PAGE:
Educators have to negotiate the complicated terrain of competing entities, managing difficult students yet remaining mindful of their constitutional rights, such as rights to privacy, just cause, and due process. When criminal acts in schools involve law enforcement, certain subjects, conflicts, and events may come before the courts. Courts elucidate legal issues but not once and for all: these judgments can be subsequently redefined, upheld, or found unconstitutional. Questions recur pertaining to the application of Fourteenth Amendment protections to students as these individuals are subjected to school regulations.
Issues pertaining to a student's right to privacy, to reasonable cause for search and seizure, and to technicalities about Miranda rights, all were examined in New Jersey v. T.L.O. (1985), a case involving a juvenile (known only by her initials) who was suspected of smoking and then whose purse was found to contain cigarettes, rolling paper, a bag of hashish, and some file cards containing what appeared to be a list of amounts received for drug sales. The Supreme Court had to evaluate the relative rights of the student's right to privacy against the school's need to enforce an orderly environment. One of its conclusions was that education requires a disciplined environment and that means the authority to educate entails the authority to discipline.
In the 1986 case of In re William G., a California court decided that students as a group have the right to be protected by school officials from dangerous items or substances and to have enforced an environment conducive for learning. In many cases, the courts have to balance competing entities or claims to rights by opposite parties. In Bethel v. Fraser (1986) and again in Veronica v. Acton (1995), the U.S. Supreme Court decided that students' rights are secondary to students' safety. These and many other cases produce the body of court decisions which evolve social understanding of the law as it applies in ever-changing circumstances.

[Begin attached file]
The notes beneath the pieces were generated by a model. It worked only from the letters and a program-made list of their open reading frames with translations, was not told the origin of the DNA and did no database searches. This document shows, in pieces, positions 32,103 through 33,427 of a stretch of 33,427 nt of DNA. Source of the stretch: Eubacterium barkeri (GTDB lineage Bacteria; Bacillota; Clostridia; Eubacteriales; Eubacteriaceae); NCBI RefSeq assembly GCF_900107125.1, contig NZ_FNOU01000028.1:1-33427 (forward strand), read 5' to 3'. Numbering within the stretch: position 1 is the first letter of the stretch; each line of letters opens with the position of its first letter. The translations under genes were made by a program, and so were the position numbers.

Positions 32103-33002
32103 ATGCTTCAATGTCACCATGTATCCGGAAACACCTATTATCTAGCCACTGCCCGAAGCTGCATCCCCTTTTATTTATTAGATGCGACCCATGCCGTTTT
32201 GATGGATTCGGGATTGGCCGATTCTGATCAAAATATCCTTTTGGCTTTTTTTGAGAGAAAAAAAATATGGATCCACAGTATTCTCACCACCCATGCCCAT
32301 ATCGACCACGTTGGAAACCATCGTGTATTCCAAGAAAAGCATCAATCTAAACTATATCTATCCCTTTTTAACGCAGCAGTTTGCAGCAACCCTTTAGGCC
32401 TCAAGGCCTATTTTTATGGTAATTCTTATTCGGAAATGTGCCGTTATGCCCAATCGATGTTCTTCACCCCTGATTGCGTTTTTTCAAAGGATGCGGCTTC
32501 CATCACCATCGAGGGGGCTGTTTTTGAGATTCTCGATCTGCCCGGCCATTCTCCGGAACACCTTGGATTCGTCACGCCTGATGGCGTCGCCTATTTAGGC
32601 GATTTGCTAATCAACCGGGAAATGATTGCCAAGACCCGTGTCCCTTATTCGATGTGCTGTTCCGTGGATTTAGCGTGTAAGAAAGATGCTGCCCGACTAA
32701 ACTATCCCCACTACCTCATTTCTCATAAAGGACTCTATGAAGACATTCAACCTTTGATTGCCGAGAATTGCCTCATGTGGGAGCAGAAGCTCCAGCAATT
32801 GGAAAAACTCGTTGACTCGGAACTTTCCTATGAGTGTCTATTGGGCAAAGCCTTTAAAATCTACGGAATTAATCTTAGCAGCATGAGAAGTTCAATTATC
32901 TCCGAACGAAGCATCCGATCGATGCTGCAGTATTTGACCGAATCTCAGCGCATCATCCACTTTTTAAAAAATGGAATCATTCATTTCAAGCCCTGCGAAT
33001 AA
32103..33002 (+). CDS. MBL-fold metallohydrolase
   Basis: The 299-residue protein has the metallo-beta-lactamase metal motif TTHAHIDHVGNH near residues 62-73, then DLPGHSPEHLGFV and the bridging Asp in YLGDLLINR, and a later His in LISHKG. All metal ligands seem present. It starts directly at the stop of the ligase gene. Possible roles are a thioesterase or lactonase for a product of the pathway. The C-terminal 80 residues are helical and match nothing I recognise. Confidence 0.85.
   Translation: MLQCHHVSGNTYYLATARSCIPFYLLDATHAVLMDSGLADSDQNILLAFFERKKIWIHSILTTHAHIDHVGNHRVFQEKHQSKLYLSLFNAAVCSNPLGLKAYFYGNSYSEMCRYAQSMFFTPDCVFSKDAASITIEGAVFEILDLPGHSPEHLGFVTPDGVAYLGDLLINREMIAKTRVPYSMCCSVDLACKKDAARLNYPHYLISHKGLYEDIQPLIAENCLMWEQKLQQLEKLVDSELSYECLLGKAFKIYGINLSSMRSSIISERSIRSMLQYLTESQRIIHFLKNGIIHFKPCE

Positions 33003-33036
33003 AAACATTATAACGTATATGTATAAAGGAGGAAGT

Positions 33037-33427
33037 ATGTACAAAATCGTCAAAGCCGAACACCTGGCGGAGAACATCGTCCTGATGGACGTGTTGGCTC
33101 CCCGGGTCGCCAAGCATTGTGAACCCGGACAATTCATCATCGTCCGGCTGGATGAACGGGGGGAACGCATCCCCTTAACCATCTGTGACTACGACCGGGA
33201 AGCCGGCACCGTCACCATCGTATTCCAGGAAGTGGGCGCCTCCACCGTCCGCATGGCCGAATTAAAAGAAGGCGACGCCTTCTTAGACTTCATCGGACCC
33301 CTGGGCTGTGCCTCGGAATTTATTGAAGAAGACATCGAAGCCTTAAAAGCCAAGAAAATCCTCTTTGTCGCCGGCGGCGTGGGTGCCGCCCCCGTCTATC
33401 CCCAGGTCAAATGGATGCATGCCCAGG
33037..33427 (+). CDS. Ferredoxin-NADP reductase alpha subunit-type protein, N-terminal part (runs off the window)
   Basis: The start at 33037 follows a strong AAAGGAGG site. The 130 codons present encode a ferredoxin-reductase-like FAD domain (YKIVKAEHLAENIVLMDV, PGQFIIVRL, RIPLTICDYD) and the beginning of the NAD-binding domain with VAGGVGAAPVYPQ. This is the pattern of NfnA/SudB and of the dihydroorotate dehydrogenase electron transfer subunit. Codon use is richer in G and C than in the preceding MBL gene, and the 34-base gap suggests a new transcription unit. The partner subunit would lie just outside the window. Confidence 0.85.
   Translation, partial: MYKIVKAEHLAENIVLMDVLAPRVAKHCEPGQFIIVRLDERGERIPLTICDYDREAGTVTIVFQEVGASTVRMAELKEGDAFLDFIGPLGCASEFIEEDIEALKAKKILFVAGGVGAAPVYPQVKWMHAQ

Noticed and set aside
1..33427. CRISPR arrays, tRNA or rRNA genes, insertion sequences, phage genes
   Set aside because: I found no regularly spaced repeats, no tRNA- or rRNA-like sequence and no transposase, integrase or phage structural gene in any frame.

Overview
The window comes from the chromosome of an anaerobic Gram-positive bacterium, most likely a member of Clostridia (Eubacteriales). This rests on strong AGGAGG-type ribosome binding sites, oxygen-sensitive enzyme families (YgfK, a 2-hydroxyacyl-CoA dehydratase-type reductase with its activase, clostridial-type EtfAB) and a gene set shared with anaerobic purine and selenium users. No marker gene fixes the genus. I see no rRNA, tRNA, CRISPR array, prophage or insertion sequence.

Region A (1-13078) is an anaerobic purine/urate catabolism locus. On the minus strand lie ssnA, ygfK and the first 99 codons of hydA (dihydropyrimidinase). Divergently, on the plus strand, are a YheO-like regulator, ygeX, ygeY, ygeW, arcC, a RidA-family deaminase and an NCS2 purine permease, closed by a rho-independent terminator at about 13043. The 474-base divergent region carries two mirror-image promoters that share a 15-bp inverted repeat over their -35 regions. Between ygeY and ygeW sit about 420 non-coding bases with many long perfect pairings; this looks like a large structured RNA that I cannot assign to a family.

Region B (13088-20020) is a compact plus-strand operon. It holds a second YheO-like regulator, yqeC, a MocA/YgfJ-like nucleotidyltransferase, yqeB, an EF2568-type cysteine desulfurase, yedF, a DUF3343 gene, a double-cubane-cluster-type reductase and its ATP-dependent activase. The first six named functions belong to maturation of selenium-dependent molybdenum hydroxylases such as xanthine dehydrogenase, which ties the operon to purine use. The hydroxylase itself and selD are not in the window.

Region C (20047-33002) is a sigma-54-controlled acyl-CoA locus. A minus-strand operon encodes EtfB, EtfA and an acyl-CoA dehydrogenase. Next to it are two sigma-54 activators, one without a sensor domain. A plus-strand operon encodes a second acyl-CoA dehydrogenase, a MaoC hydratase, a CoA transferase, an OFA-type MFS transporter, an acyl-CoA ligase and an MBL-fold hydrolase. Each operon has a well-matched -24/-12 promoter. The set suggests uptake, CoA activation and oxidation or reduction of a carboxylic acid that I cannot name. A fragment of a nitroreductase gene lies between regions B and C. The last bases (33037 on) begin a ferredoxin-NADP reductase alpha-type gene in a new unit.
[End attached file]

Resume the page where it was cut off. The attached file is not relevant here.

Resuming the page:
On April 20, 1999 at Columbine High School in Littleton, Colorado, two heavily armed students killed twelve students and one teacher and seriously wounded nearly two dozen others before killing themselves. The following month in Conyers, Georgia, a 15-year-old student wounded six other students. In December of the same year, an Oklahoma middle-school student took a semiautomatic handgun to school and wounded five students. Although these incidents were covered heavily in the media, they were by no means unique occurrences.
These and other murders perpetrated by children against classmates and teachers have caused a furor of reactive security measures, precaution taking, and a new commitment to stringent control. Zero tolerance, which initially referred to students carrying weapons to school, fueled provisions for suspension and expulsion and increased them.
Proponents of more stringent codes point to the staggering fact that every day in the United States 12 children are killed by gunshot. The fact that one day they were gathered together in their deaths at Columbine brought national consciousness to a new level.
Many schools nationwide, particularly in urban settings, instigated entry-area body and bag searches, stricter dress codes, and random drug testing. Yet critics of this stringent disciplinary action urged educators to return to a positive vision of students and search for punishments that teach rather than using those that increase the drop-out rate.